and the areas that still require improvement.” [Id. at p. 1]. Prior to this e-email on
August 6, 2013, Boczar produced an incomplete first draft of the Style Guide
communication plan, which she had been told was a “priority” at the initial PIP.
[Dkt. 26, ¶ 60]. Brown documented her need to improve communication, stating,
“As discussed, it is not a bother and is something that I’ve communicated multiple
times as has Giulia that you must keep me informed of your work and provide
updates as appropriate.” [Dkt. 26, Ex. 14, at p. 2]. Boczar responded, “I appreciate
the concern and effort involved in the performance improvement process.” [Id. at
Two weeks later, Boczar was given a final warning through a Corrective
Action Form, which notified her that failure to improve could result in employment
termination. [Dkt. 26, ¶¶ 65, 67]. The Corrective Action Form granted Boczar 30
days to improve on transparent communication, completing the Style Guide plan,
and producing high qualify, error-free work product. [Id. ¶ 66].
When Boczar failed to do so, Tollis and Brown consulted with Human
Resources and decided to terminate her employment. [Id. ¶ 72]. On September 26,
2013, Paul Parente (“Parente”), the Human Resources Director who is also located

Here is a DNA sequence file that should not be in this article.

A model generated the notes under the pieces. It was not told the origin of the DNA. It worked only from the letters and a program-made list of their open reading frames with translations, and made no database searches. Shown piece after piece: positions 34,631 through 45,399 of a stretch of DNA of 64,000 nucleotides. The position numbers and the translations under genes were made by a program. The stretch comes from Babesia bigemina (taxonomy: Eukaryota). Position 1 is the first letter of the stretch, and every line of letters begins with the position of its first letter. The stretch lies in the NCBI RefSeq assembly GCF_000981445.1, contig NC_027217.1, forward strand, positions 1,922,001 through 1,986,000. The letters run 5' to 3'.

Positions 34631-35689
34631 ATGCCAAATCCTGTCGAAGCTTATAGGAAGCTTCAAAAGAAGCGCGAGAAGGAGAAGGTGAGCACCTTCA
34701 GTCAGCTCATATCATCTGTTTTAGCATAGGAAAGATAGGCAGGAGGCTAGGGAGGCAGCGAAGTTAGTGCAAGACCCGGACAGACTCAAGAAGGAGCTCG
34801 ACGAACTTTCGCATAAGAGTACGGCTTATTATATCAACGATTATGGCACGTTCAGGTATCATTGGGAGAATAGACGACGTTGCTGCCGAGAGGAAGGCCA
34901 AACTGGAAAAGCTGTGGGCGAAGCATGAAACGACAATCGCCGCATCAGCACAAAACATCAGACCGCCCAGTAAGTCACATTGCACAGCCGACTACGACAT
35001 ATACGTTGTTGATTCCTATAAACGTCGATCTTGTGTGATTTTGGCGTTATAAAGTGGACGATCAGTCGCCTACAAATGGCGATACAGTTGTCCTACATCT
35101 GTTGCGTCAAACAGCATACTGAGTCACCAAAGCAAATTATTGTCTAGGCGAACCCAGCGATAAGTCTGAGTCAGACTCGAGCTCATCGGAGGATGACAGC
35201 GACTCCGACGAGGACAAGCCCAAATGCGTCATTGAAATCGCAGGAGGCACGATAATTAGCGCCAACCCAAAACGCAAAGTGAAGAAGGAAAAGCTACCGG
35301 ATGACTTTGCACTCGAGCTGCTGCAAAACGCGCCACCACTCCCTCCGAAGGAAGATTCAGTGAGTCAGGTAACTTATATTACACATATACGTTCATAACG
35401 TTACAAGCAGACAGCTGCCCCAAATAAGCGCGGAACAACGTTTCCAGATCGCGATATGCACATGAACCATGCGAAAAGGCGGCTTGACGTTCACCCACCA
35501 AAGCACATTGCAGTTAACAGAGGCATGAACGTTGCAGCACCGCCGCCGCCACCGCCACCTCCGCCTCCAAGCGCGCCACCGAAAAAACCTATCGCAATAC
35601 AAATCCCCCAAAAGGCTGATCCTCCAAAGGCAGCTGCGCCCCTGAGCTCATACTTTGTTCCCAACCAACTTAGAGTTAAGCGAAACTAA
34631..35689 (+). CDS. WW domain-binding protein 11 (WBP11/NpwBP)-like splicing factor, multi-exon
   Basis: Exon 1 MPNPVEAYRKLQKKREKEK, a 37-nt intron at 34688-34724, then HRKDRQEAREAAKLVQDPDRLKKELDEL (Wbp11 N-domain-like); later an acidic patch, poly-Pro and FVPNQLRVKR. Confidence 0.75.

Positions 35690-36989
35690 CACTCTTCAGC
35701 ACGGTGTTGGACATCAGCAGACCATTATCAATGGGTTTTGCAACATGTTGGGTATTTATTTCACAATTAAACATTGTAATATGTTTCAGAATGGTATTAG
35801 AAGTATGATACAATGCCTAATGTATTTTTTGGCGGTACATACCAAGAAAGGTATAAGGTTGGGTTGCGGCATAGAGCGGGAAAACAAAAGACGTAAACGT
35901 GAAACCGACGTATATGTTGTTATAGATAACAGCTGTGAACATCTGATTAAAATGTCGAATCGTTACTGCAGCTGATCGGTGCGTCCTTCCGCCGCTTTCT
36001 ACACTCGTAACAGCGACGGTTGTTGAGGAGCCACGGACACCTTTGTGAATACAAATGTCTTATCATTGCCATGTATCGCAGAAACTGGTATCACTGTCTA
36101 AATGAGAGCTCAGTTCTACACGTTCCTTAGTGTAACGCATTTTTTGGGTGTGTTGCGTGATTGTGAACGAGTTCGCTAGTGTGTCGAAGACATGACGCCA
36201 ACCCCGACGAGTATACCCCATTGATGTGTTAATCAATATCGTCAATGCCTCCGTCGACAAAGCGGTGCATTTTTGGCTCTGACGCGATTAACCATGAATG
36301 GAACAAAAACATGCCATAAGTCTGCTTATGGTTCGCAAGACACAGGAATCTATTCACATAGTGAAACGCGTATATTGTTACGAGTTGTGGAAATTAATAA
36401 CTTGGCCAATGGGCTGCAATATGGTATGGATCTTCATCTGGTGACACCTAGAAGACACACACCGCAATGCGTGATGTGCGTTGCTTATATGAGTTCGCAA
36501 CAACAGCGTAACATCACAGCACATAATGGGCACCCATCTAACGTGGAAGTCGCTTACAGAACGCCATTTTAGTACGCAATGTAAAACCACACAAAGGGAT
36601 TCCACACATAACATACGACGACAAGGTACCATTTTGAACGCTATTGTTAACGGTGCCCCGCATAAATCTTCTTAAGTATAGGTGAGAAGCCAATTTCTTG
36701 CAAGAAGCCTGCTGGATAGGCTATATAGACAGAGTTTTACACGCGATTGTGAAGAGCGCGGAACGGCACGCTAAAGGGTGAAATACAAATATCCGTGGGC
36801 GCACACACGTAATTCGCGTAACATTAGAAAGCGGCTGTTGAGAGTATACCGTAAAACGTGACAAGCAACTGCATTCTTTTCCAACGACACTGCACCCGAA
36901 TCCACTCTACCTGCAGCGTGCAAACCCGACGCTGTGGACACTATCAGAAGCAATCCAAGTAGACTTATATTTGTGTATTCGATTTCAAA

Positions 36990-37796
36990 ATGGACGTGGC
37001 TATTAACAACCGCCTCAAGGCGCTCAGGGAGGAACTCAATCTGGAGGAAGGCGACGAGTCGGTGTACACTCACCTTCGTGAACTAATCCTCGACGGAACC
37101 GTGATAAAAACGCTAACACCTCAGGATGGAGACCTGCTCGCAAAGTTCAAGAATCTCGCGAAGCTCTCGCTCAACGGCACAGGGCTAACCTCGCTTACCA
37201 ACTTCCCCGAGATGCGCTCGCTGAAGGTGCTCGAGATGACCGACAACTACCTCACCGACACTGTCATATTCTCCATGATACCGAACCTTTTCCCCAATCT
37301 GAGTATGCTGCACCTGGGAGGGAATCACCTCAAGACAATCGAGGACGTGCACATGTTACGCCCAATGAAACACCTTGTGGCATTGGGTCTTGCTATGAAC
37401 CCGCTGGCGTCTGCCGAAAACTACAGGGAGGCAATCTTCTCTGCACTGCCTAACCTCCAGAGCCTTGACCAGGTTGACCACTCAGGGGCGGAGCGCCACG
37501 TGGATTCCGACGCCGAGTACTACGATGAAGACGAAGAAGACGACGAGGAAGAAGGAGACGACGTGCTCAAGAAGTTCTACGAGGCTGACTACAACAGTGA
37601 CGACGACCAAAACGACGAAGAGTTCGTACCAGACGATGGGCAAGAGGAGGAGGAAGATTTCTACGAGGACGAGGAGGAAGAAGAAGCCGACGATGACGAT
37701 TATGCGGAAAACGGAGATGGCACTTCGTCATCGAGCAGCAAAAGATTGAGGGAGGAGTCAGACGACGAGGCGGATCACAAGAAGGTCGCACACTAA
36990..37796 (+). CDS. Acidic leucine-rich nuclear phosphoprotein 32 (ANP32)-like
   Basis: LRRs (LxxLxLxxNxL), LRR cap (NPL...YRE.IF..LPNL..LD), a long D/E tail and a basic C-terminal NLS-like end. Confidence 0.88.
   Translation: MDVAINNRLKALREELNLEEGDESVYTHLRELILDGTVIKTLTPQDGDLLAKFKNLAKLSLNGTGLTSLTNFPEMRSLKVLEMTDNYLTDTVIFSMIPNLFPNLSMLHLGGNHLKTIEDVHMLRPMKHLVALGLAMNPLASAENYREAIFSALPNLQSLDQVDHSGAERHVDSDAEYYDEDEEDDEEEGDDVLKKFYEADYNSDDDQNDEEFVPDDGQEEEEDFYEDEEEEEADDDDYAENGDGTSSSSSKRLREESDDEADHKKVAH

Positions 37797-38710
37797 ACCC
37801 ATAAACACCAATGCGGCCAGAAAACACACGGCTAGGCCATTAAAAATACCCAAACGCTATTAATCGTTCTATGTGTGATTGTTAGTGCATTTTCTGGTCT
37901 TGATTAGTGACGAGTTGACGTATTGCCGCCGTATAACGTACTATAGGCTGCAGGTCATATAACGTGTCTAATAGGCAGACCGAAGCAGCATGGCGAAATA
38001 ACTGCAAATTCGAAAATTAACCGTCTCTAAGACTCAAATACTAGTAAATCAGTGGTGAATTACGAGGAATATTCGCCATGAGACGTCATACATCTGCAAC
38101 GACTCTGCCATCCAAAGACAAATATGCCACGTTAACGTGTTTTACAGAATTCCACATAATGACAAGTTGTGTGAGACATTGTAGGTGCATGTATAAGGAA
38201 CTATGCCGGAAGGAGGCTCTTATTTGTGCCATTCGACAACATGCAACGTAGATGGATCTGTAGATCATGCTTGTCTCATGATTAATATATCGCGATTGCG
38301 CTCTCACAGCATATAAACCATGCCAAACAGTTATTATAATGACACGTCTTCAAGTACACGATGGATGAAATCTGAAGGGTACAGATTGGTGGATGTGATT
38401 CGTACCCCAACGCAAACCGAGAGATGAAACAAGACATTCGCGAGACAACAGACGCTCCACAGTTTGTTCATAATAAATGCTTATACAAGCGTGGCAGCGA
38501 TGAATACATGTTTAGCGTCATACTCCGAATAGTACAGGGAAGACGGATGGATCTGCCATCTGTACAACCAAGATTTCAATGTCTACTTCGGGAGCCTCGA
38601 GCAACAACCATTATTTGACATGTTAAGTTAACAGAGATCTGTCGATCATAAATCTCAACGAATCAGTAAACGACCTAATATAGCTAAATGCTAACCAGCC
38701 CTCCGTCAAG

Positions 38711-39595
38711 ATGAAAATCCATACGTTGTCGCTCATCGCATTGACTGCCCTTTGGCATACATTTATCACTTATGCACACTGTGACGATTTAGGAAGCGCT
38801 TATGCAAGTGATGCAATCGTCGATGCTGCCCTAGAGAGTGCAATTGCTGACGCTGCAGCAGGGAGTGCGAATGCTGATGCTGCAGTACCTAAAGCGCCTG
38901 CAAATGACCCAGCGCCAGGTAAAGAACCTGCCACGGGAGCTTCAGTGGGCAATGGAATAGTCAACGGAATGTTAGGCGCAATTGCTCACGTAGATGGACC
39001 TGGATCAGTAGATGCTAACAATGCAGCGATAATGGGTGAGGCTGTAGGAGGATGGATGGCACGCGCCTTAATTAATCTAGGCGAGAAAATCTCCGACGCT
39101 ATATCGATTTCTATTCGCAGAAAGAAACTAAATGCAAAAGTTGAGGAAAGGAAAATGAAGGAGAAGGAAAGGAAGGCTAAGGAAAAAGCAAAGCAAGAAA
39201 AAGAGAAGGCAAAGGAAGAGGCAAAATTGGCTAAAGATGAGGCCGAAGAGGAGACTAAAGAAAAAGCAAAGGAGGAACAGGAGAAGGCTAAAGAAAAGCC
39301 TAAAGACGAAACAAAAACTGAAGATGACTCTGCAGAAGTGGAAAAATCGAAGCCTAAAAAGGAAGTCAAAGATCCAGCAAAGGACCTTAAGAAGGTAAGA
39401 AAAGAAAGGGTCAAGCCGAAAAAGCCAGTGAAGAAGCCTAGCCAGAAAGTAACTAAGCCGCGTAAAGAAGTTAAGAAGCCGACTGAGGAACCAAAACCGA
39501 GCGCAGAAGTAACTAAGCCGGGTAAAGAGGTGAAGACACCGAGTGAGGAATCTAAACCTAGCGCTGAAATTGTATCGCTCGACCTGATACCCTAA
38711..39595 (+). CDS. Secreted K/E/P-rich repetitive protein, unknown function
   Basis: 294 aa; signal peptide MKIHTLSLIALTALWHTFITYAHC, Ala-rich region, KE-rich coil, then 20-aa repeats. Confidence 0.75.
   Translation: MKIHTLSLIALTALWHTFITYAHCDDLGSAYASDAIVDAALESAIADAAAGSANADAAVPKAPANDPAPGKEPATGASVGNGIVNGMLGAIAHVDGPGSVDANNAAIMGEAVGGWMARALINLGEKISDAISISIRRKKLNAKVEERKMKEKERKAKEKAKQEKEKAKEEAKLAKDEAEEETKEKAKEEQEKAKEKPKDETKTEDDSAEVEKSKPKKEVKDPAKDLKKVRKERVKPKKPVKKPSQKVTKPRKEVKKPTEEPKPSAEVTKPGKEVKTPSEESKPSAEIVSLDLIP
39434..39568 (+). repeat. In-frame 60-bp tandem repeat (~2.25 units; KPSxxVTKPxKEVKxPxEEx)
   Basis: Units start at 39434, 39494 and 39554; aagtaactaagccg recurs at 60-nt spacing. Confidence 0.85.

in Connecticut, informed Boczar in person of her employment termination. [Dkt.
26, ¶ 75; see Ex. 2, Parente Decl., ¶ 2]. Boczar was given the option to resign with
two-weeks of severance or be terminated for performance, and Parente allowed her
to discuss the decision with her husband over the weekend. [Dkt. 26, ¶¶ 75-76].
On October 1, 2013, Boczar decided that she would not resign and as a result her
employment was terminated. [Id. ¶ 77].
Boczar asserts that a younger man, Andrew Mork (“Mork”), replaced her
after her termination. [Dkt. 26, ¶ 78]. She based this belief on the fact that she
looked at Mork’s LinkedIn page after her termination wherein his position was
listed as Creative Director. [Id. ¶ 79]. In reality, Mork did not replace Boczar